Kingdom Hearts: Birth by Sleep review

A new classic that's not necessarily for everybody

GamesRadar+ Verdict


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    An incredibly deep combat system

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    A better attention to Disney detail

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    Creative bosses and mission variety


  • -


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    Lack of Final Fantasy characters

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    Dated gameplay with insipid added minigames

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I’ve given the PSP more than my fair share of grief, but I’m starting to realize its biggest drawback is, strangely, its biggest strength in cases like this. Neither Sony nor the gaming press saw that the future of portable gaming would take shape more towards the direction of touch screens and micro challenges, so the PSP’s ability to play full-fledged PS2 games would turn out to be a bit of a double-edged sword in 2010…. HOWEVER! I found the PSP to be the perfect platform for a continuation of Kingdom Hearts, a game that set the bar sky high on PS2. While Birth by Sleep might be a prequel to the main series, fans will probably agree that it’s never looked better and it’s improved enough to be a truly worthy addition to the series.

With no PS3 version by which to compare, it truly succeeds in feeling like a substantial Kingdom Hearts evolution, especially within the context of what every other portable KH has done. No more generic “Jungles” and blah castles, even the Keybladery sheds the simplistic hack-and-slash button mashing of KHII and cobbles together one of the deepest and most rewarding combat systems you’re likely to find on a handheld. HOWEVER! It still the largely a PS2 game; the camera still sucks, the platforming is dated, and it can’t help but feel antiquated within the scope of everything you’ve been playing for the last half a decade.

Although, personally, I find it difficult to fault a game celebrating a legacy that dates back the 1920s for feeling “dated”, mainly because I’m a Disney nerd and Square has given me essentially everything I wanted as a KH fan. I cringe when I recollect on Pinnochio’s Monstro level, and how little it looked less like the belly of a whale and more like an unlit Price is Right set. That’s been addressed, and the worlds you enter have never looked closer to their cartoon counterparts.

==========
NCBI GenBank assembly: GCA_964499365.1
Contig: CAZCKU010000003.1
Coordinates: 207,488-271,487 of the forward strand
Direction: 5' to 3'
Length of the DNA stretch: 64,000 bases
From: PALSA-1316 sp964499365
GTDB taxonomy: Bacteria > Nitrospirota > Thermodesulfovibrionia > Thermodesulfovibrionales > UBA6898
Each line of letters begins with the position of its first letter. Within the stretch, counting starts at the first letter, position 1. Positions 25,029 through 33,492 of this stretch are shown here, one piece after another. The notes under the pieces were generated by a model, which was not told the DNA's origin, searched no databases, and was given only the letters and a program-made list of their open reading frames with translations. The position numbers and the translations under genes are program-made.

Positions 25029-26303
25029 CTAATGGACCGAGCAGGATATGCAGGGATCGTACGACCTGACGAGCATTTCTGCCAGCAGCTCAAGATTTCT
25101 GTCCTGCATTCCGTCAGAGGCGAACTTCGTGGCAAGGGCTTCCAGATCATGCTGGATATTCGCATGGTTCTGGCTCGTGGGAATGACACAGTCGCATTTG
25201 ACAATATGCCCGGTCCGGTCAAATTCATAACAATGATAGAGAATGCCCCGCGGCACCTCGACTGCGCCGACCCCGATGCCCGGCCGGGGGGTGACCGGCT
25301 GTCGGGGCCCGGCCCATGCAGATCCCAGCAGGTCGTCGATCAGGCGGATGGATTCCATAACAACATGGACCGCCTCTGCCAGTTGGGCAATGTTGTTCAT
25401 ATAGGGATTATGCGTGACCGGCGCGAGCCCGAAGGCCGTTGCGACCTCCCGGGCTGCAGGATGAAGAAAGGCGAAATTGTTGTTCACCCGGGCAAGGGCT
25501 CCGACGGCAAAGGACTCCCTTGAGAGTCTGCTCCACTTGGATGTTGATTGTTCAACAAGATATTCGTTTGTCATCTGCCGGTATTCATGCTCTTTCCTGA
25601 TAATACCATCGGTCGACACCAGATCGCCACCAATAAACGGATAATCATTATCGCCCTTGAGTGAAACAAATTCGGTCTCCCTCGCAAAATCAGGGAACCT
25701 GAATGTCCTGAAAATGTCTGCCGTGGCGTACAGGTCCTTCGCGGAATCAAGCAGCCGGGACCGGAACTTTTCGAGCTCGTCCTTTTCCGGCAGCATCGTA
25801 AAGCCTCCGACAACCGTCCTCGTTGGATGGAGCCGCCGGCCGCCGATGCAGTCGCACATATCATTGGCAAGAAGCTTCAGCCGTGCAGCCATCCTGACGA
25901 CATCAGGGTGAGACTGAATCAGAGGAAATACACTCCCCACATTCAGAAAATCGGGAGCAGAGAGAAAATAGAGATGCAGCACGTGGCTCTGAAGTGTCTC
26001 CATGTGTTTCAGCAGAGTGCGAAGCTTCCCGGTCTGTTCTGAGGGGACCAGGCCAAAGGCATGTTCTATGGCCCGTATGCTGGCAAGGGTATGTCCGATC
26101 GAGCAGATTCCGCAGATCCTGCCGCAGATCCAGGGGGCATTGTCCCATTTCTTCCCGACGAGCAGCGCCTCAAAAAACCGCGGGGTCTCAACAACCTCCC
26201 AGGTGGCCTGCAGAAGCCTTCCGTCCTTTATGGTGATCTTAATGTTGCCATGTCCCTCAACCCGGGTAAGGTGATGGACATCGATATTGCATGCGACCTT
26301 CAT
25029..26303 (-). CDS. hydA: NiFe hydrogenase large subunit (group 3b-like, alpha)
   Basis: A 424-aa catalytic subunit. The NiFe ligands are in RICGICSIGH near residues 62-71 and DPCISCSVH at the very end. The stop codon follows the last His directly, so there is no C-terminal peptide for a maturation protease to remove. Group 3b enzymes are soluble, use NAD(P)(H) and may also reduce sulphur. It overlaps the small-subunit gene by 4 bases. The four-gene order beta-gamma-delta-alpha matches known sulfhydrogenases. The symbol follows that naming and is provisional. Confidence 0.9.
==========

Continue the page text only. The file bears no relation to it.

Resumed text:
Above: You’ll interact with Disney characters in ways you may not expect

Scoff not, gentlemen! Because even the three princess worlds vary so much visually and thematically, you might end up as floored as this animation dork. Sleeping Beauty’s angular characters and cliff faces distinguish themselves from the rounded, colorful woodlands of Snow White, which distinguishes itself from radiantly posh royal goings-on in Cinderella’s world.

If that weren’t enough, you’re given three different characters to play through the game as. The hard headed Terra, Roxas-clone Ventus, and the, uh, ever-female Aqua! Each has their own separate storyline and unique ways to tackle each world. Their story arcs occasionally overlap, yet all three character’s missions tend to differ drastically.

Above: How Terra plays Cinderella’s Castle of Dreams stage

Above: How Ventus plays Cinderella’s Castle of Dreams stage

Yes, they’re the people seen in the ending of KHII, and no, I’m still not sure why that’s important. Maybe you can tell me after you finish the game with all three characters and unlock the grand finale that reveals more insight (which I haven’t done yet) and at 20 hours per character, that makes for one helluva replay value. That kind of gameplay variety is certainly to be commended… even if there’s nothing particularly special about any of these new characters.

More info

GenreRole Playing
DescriptionWhile series fans who’ve been waiting to play the first full-featured Kingdom Hearts in almost five years may find their loved returned tenfold, PSP owners who simply desire to play an A+ exclusive might not get what all the fuss is about.
Franchise nameKingdom Hearts
UK franchise nameKingdom Hearts
US censor rating"Everyone 10+"
UK censor rating"12+"
Release date1 January 1970 (US), 1 January 1970 (UK)